Blind Justice

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Juries and judges are only human. So it's sadly inevitable that innocent people will sometimes be convicted. Out of nearly two million Americans found guilty of sundry crimes each year, the number of wrongly convicted individuals probably numbers at least 10,000, according to a trio of researchers. They base their estimate on a survey of more than 200 judges, prosecutors, police, and attorney generals.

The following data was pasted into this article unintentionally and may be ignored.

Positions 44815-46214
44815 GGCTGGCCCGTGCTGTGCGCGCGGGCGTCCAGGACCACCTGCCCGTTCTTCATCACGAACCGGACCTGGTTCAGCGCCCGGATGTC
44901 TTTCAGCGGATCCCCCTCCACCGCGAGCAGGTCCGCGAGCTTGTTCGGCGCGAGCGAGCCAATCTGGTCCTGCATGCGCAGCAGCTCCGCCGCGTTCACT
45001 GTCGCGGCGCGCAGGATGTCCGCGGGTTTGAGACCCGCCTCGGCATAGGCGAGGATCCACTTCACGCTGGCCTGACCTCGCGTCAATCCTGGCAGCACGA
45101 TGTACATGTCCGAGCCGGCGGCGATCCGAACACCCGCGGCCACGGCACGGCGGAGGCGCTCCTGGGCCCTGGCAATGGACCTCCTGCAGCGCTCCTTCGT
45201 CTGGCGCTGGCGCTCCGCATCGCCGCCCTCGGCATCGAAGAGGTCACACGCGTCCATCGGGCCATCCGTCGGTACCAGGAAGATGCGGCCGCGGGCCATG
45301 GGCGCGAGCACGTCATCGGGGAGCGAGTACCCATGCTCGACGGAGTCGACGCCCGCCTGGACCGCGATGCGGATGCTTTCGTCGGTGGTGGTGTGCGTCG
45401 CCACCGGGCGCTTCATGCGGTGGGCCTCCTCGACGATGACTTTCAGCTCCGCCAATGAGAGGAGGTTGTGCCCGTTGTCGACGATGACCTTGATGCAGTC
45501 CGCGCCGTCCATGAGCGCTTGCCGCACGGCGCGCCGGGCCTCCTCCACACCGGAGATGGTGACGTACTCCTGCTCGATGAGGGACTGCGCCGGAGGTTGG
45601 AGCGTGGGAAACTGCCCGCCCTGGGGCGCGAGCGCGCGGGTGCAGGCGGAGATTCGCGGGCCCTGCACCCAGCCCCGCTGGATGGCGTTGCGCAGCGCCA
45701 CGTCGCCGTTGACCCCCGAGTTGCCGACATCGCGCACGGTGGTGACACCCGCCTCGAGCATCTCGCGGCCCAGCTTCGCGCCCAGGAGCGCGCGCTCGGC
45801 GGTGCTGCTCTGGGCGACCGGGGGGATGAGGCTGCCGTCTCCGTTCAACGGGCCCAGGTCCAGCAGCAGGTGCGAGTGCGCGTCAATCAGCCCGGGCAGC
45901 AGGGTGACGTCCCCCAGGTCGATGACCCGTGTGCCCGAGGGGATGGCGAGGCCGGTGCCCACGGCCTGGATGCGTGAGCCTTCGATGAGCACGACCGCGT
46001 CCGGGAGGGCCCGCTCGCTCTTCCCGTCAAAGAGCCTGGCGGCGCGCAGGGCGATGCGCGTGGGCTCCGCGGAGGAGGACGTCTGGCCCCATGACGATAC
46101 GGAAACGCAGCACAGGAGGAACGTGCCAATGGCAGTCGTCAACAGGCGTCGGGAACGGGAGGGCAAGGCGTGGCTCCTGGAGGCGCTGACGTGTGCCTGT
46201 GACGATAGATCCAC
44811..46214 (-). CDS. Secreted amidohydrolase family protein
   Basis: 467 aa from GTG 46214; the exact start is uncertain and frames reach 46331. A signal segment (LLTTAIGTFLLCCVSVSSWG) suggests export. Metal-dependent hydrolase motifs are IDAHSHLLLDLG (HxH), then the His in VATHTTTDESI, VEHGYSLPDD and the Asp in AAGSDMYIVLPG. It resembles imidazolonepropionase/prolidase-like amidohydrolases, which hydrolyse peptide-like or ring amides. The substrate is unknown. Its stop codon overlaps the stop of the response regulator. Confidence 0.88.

Studying a sample of wrongful convictions, the researchers found that the most common reason for a wrong verdict is eyewitness misidentification. Which is no surprise, says Ohio State's C. Ronald Huff, Ph.D., coauthor of Convicted But Innocent (Sage). With such compelling distractions as, say, a gun aimed at their head, "victims are not concentrating too much on the features of the assailant's face."

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